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Ecotoxicological information

Toxicity to microorganisms

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Description of key information

Only very old test results for L-isoleucine are available. Hence, read-across to L-valine was selected as the key information.

Based on test results available for read-across substance L-valine it can be concluded that toxicity to microorganisms is not expected to occur upon exposure to >= 1120 mg/kg of L-isoleucine.

The old experiment by Dawson and Jenkins is added as supporting information to this dossier.

In the experiment, the uptake of oxygen from a Warburg manometer containing activated sludge and the test substance was monitored.

Addition of a 5% solution of the test substance to the Warburg manometer resulted in an increase of the oxygen uptake of 36%.

As a consequence, this test shows that the test substance is not toxic to the micro-organisms present in the activated sludge.

Key value for chemical safety assessment

Additional information

Only limited test results for L-isoleucine are available. Read-across to the test results available for structural analogue L-valine is deemed justified based on a comparison of the main factors driving environmental toxicity: pH, water solubility, log Kow and chemical reactivity (functional groups).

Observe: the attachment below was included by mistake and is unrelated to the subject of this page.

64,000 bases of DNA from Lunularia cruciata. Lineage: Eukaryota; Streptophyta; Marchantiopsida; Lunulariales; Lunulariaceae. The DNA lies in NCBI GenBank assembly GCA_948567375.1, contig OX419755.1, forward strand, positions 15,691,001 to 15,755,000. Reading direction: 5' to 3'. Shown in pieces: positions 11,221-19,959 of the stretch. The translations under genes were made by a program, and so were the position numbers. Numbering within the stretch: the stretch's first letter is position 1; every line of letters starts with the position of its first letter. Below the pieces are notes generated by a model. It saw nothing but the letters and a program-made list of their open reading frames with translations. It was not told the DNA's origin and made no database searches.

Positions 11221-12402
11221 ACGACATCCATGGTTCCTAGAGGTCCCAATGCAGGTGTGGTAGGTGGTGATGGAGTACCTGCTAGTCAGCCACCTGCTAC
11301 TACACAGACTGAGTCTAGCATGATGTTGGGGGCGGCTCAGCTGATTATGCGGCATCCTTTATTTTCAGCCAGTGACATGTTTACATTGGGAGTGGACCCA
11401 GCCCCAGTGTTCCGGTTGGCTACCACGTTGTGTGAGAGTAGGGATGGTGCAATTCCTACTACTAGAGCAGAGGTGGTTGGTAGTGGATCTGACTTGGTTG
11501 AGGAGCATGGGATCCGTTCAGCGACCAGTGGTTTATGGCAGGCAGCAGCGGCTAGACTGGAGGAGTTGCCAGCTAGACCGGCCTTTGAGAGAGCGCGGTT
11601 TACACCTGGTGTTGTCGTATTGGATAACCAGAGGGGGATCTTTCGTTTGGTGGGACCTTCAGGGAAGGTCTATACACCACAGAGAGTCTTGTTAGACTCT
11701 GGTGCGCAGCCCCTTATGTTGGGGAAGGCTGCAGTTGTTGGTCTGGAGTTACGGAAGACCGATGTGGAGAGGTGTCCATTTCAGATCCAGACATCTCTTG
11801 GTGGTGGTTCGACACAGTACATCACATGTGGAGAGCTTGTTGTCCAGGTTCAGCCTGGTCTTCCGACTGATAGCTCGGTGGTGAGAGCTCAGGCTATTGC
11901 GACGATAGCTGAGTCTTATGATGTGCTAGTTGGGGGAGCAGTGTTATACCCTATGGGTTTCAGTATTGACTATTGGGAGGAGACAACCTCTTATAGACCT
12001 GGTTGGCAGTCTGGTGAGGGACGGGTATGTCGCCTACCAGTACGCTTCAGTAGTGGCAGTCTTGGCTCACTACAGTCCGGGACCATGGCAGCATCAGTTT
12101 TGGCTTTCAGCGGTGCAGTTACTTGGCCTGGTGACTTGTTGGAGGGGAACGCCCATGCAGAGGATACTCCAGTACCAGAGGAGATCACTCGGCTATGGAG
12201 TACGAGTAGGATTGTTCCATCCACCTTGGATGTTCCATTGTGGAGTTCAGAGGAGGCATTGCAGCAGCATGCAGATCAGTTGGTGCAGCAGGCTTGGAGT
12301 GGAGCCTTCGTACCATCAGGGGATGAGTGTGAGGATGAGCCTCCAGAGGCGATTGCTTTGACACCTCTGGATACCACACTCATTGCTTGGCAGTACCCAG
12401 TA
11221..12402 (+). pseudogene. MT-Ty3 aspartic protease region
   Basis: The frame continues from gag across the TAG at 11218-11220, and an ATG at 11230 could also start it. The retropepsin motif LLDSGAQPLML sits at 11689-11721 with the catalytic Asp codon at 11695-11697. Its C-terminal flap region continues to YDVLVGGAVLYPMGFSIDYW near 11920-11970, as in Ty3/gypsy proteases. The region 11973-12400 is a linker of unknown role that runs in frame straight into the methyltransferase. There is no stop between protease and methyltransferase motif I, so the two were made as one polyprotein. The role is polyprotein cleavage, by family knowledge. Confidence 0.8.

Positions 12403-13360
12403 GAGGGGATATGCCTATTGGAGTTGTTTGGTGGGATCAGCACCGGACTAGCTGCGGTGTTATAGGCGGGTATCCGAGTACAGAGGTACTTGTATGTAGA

- both are essential amino acids that are in the zwitterion state at physiological pH

- the chemical structure differs only in that L-isoleucine has one extra methylene group in the aliphatic side chain

- the pKa values of the α-COOH group is very similar: 2.36 for ILE, 2.32 for VAL

- the pKa values of the α-NH2 group is very similar: 9.60 for ILE, 9.62 for VAL

- the substances both have a high water solubility: 34 - 41 g/L for ILE, 58 g/L for VAL

- the substances both have a low log Kow value: -1.72 for ILE (experimental value obtained from EpiSuite's WSKOW model database), -2.08 for VAL (calculated by EpiWin QSAR)

As the chemical structure and reactivity, and the water solubility, low Kow and pKa values of L-isoleucine and L-valine are almost identical, it can be concluded that read-across for aquatic toxicity information between those 2 substances is acceptable.

The test available for L-valine is carried out according to OECD guidelines and reveals no growth inhibition at the highest tested concentrations (9900 mg/kg) after 16 hours. As a consequence, toxicity to microorganisms is not expected to occur upon exposure to L-valine at a concentration >= 1000 mg/kg.

Recalculation of this value taking into account the molecular weight of L-isoleucine allows to concluded that no toxicity is expected to occur at a concentration of 1120 mg/L for L-isoleucine.